For me, the experience of treating my patient was akin to a spiritual experience.  The atmosphere in the practice room, from start to finish, reflected something deeply emotional.  Long after the patient left, this feeling persisted in me.  We were, after all, both in our different ways facing a situation of profound crisis, and I was being asked to help my patient at the deepest level.  Sometimes one hears the most beautiful sayings which illuminate one’s day quite by chance.  On the radio yesterday I heard Archbishop Sentamu, the Archbishop of York, a really gentle, caring man, say “We do not have a window into people’s souls.”  But even though I agree that I did not have a window into my patient of today’s soul, I felt that my treatment had allowed a little more healing light to stream into that window hidden deep within her.

This spiritual dimension of my work, and the fact that this is immediately understood by Chinese practitioners, is one of the main reasons why teaching in China is such a satisfactory experience for me.  Since the basic components of my work, such as the Dao, yin yang and the five elements, are familiar to every Chinese person, this makes it very easy for them to start to incorporate the principles of five element acupuncture into their practice.  No longer do I need to answer the kind of questions my students in England would ask me with a puzzled air, such as, “How do we know that there are things called elements?”, or “What evidence is there for the existence of acupuncture points?”  These are both perfectly reasonable questions for those not brought up in an environment where the elements perfuse every strand of everyday life, and where to cast doubt on the existence of acupuncture points and the efficacy of acupuncture itself could be considered futile and almost sacrilegious in the strict meaning of the word (an affront to a basically religious belief).  To embark on the task of introducing an understanding of the practice of five element acupuncture to the Chinese is akin to sowing seeds in already well-fertilized ground.

My conviction that what I practice represents a profound truth therefore receives welcome confirmation each time I set foot on Chinese soil.  There I am amongst people all of whom at some deep level speak the same spiritual language I do, even if we differ in the superficial everyday languages we speak. 

And how I continue to wish I could learn to understand and speak this lovely language to a level which would make proper communication possible.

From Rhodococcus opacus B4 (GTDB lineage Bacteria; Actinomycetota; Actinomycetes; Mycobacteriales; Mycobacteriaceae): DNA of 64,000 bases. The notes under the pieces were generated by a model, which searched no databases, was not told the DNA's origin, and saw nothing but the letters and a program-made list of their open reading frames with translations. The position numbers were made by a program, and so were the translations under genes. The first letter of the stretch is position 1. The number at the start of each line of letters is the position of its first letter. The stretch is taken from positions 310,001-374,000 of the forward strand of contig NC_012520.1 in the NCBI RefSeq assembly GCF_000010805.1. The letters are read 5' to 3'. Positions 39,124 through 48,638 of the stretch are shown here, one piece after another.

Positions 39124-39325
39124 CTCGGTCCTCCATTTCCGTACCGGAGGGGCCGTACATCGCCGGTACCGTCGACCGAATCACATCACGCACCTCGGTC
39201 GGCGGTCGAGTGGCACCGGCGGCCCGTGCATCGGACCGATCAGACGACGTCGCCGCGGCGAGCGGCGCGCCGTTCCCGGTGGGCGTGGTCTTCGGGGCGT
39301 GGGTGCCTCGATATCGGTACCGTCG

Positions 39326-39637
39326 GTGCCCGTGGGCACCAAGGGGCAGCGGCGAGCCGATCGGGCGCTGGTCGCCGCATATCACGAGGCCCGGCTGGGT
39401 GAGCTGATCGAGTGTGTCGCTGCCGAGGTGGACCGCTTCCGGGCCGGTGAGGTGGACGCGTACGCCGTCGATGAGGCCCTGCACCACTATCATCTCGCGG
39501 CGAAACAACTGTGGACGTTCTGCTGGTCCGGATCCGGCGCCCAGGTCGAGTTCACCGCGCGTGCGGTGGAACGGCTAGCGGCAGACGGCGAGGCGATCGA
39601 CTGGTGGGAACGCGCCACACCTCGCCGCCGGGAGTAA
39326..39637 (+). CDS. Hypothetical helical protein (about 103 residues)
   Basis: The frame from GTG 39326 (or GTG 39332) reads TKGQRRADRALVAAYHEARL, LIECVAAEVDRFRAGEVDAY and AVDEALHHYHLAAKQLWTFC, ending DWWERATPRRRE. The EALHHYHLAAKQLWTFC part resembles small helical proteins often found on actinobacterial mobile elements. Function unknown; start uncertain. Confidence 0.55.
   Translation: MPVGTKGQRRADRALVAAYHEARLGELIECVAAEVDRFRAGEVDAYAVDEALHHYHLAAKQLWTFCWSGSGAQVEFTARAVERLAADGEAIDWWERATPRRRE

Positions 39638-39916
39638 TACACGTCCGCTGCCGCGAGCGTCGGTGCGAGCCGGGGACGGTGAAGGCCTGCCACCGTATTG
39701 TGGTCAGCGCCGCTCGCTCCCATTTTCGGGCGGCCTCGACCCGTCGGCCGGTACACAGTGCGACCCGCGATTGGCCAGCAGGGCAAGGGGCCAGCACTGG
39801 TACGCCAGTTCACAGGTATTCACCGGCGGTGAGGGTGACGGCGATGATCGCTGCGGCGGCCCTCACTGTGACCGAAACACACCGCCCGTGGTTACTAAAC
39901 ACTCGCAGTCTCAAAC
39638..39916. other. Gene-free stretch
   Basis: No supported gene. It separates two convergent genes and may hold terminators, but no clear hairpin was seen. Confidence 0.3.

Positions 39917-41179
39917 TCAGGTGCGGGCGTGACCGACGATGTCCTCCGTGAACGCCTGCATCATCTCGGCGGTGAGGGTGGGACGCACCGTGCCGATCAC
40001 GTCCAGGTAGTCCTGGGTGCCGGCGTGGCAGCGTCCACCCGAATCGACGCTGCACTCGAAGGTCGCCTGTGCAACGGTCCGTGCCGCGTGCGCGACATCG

Monday, May 8, 2017

People-watching: Insight into the Metal element (plus a little more on Fire)

Since writing my last blog on People-Watching, a Metal friend of mine, Jeremy, has given me the following insights into how he approaches sitting down in a café.  

This is what he has written:

"I read your blog yesterday and can tell you exactly where I sit in a cafe.  I have 2 parameters.  

First, I need to be able to see who is coming and going, so need to face the door or main entranceway (I also need to know how to get out in the event of a problem - but that is probably my army training).
Second, I need as much distance as reasonable from as many people as possible, so that I can get perspective on what is happening and get the minimum impact of other people's presence on my thinking and reflecting - I want to be able to see and watch everything and not have what I see and think disturbed..."
Thank you, Jeremy, for opening my eyes to other aspects of Metal. 
And a Fire friend of mine, having read my blog, agreed with every word of it.  She told me that she is very careful always to sit with her back covered, with nobody behind her.  This is also true of where she sits in the train as well as in restaurants.  This is obviously her Heart Protector doing exactly the kind of protecting that it should do.
How fascinating all this is!

Friday, May 5, 2017


As everybody knows, what I enjoy above all things is people-watching wherever I am.  And today, over my morning cup of tea and toast in a local café, I became fascinated by another illustration of the oddities of human behaviour and how everything we do reveals something about ourselves and the elements which direct our lives.